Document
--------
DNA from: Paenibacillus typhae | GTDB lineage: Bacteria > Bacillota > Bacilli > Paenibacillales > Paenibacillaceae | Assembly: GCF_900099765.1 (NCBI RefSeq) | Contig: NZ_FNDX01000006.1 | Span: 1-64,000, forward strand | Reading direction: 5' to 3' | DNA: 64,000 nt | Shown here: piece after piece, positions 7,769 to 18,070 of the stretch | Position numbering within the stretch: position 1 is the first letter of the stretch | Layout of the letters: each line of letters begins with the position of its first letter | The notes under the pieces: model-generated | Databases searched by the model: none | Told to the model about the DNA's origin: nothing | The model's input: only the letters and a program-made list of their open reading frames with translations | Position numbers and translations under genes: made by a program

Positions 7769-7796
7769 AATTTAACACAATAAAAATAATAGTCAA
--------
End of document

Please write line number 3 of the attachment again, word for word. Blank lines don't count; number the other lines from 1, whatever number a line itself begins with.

7769 AATTTAACACAATAAAAATAATAGTCAA